Saturday, March 8, 2014

"Enjoy the Taste of Eating Right" Challenged by Cancer Therapy

"Enjoy the Taste of Eating Right" is the theme of National Nutrition Month® March 2014.

However, taste can be challenging during chemotherapy. Altered taste can potentially decrease overall intake resulting in weight loss and nutrient insufficiencies/deficiencies. Foods can have no taste or heightened sense of salty, sweet, bitter, or metallic. It may take time for taste to normalize following treatment. Caution: limit acidic foods and spices if mouth sores are present. As patients are at increased risk with a decreased immune system during cancer treatment, taste can also be altered due to oral infections.

Nutrition tips:
  • Encourage good oral hygiene
    • Oral rinse that may be used before eating: 1 tsp. salt and 1 tsp. baking soda in 4 cups water. Rinse mouth with 1 cup 3-4 times/day. Sometimes a clean, fresh mouth can help food taste better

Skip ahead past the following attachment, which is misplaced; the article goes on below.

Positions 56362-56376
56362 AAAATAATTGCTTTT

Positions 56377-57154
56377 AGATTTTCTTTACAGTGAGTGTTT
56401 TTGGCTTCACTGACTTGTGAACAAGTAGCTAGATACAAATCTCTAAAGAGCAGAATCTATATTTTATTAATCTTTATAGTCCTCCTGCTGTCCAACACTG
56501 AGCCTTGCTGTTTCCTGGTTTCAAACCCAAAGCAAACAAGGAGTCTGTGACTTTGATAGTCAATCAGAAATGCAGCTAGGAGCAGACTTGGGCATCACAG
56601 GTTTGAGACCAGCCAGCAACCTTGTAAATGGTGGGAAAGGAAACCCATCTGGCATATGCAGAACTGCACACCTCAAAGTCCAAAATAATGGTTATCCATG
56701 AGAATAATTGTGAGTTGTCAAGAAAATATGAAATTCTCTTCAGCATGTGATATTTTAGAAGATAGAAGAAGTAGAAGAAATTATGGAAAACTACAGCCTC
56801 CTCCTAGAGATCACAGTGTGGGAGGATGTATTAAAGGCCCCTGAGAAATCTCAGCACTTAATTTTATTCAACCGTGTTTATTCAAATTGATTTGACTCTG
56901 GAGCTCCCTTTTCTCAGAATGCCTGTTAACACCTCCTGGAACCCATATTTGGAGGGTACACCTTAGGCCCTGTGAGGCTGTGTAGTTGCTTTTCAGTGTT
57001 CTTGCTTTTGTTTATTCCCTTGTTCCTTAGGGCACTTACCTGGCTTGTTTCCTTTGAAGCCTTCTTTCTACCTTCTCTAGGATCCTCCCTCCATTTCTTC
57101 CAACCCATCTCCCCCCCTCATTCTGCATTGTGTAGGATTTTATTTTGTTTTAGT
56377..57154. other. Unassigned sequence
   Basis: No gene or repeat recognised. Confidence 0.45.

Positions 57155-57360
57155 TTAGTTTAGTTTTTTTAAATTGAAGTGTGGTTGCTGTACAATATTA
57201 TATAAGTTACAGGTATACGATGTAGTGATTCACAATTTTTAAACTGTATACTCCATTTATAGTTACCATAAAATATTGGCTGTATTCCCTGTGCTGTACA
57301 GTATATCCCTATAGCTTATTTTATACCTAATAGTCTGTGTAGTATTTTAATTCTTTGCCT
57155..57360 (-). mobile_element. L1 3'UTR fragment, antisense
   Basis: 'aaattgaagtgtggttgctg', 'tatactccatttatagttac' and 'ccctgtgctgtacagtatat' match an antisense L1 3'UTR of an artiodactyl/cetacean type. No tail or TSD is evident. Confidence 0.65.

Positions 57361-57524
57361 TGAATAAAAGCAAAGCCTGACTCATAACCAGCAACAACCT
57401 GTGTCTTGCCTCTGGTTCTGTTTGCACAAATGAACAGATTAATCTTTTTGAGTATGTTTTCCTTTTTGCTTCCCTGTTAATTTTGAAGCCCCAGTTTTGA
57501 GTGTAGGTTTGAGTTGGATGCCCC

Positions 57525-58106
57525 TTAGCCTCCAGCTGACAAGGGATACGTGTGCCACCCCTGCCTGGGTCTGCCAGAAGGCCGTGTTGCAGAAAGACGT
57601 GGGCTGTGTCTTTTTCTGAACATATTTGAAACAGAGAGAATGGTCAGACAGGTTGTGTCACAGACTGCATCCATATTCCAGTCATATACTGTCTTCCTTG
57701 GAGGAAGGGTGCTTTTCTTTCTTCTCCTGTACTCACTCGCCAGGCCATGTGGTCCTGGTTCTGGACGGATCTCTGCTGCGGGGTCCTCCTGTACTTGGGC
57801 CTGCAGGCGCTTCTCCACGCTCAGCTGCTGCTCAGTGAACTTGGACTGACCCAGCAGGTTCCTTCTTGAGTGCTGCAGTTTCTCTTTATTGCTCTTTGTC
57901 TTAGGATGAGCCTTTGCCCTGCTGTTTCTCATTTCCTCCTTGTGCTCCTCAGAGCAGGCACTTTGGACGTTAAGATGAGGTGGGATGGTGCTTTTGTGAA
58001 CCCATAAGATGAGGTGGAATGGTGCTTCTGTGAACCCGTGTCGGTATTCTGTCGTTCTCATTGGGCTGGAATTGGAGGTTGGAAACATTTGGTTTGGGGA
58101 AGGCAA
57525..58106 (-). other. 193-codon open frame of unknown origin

• If foods have no taste or an "off" taste
    • Choose fruit marinades (try mango salsa on top of chicken or fish) or start your meal with a piece of fruit
    • Use marinades, balsamic vinaigrette, flavorful salad dressings, or sweet-and-sour sauce
    • To season foods try lemon, herbs & spices, pickles or hot sauce
    • Try sugar free lemon drops, gum, or mints/mint tea to improve taste
  • For bitter or metallic taste
    • Eat with plastic or bamboo flatware or chopsticks
    • Use spices or seasonings such as onion, garlic, chili powder
    • Try tart flavors such as lemon, lime, citrus 
    • Flavor water with lemon or other fruits/fruit juices
    • Sip on mint tea or suck on lemon drops